What is Short Leg Syndrome?

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What is Short Leg Syndrome?

 

By Andrew Germanovich DO and Robert Stowe MS
Restore Orthopedics and Spine Center, Orange County

Short leg syndrome (SLS) is better known in the medical community as Leg Length Discrepancy. In the simplest terms, one who suffers from SLS will have one leg that is shorter than the other. The length difference does not have to be large to make a difference in your body. We are not symmetric. Leg length discrepancy up to 1.5 cm (0.6 of an inch) is usually tolerated well into middle age, but by around age 40 the mechanisms the body employs to compensate for this discrepancy begin to fail.

What causes SLS?

SLS can be caused by congenitally different bone lengths and sizes or by acquired deficits between legs that are otherwise structurally intact. Two different classifications exist for SLS: Anatomic and Functional. When one leg is structurally shorter than the other due to bone length differences or other causes, this is called Anatomic SLS. On the other hand, if the legs appear to have different lengths but structurally are intact, this is Functional SLS. This can be caused by muscular, ligamentous, or other soft tissue injuries, overuse, or another dysfunction.

An injury or other outside influence to any area from the foot to the back will create an imbalance of forces, leading to over compensation of the legs, hips, and spine. Gravity plays a harsh role on our biomechanics, leading to ankle, knee, or pelvic misalignment, sacral unleveling, scoliosis of the lumbar, thoracic, or even cervical spine. This chain of events will give way to unequal burden on joints and overuse of certain muscles, possibly leading to early osteoarthritis and muscular compensation in the spine, hip joint, knees, or ankles. This is when we see the symptoms of SLS.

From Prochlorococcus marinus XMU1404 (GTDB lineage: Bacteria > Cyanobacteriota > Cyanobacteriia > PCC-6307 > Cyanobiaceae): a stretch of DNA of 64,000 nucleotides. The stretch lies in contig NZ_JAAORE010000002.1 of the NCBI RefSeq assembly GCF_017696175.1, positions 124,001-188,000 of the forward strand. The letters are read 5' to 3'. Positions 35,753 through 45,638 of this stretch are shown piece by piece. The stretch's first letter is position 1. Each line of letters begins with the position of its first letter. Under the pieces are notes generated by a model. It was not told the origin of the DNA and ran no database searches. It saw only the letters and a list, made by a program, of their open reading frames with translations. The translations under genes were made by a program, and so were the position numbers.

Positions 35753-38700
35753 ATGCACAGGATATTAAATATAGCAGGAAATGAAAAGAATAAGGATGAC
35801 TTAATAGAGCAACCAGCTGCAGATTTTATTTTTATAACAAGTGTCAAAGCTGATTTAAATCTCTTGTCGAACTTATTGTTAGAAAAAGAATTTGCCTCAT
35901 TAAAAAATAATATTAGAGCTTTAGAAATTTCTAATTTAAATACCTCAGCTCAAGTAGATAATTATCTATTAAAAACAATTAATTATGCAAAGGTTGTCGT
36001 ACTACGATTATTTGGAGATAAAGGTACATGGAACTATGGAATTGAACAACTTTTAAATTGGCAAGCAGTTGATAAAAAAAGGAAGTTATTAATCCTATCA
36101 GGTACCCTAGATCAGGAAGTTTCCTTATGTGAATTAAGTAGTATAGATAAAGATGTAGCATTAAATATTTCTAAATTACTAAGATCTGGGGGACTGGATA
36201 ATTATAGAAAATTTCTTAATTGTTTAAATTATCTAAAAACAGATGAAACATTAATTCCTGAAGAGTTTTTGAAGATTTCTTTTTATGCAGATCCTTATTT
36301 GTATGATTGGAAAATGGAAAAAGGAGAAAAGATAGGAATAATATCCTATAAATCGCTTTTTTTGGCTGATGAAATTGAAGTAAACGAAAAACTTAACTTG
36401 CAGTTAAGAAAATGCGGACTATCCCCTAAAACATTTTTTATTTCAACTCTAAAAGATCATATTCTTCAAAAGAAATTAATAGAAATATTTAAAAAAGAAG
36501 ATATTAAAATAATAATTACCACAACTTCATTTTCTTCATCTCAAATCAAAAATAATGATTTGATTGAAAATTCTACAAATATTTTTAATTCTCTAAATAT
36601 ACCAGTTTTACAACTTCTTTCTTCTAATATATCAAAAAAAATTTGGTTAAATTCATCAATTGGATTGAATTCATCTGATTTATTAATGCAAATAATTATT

Below is a limited list of causes of SLS:

  • Anatomic
    • Congenital Scoliosis
    • Hip Replacement Surgery
    • Normal or abnormal leg length variation
    • Late effects of childhood growth plate injuries/fractures
  • Functional
    • Psoas spasticity or IT band tightness
    • Ankle, Knee, Hip injury, Poor Running Biomechanics
    • Dropped Foot Arch
    • Osteoarthritis of the back, hips, knees, or ankles

What are the symptoms of SLS?

Today, back pain plagues the American society. According to the American Academy of Pain Medicine, approximately 26 million Americans between the ages 20-64 suffer from low back pain. While back pain can have many causes, SLS represents a largely overlooked source for those suffering from back pain. Even if the SLS is not the root cause of the low back pain, it can result in a SLS and further a patient’s suffering. Our musculoskeletal system can temporarily adapt to adverse situations such as short leg syndrome.  For this reason many patients with SLS are pain free.  It is not until our musculoskeletal system is unable to adapt or there is tissue property failure (degeneration) that patients experience pain.